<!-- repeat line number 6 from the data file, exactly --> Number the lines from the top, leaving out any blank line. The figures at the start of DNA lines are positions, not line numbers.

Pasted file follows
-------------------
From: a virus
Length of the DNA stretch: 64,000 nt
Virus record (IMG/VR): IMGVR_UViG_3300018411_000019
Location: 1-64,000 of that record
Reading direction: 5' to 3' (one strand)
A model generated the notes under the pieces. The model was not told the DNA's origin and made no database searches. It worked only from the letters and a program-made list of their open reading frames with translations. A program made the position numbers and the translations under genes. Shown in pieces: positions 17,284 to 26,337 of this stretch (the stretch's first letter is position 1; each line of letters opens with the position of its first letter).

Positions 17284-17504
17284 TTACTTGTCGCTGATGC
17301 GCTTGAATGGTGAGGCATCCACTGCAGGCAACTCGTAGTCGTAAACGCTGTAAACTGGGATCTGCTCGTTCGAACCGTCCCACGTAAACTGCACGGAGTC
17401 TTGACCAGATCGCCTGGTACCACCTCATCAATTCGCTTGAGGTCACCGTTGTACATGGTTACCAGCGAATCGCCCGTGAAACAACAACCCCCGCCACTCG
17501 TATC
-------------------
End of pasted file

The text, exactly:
A model generated the notes under the pieces. The model was not told the DNA's origin and made no database searches. It worked only from the letters and a program-made list of their open reading frames with translations. A program made the position numbers and the translations under genes. Shown in pieces: positions 17,284 to 26,337 of this stretch (the stretch's first letter is position 1; each line of letters opens with the position of its first letter).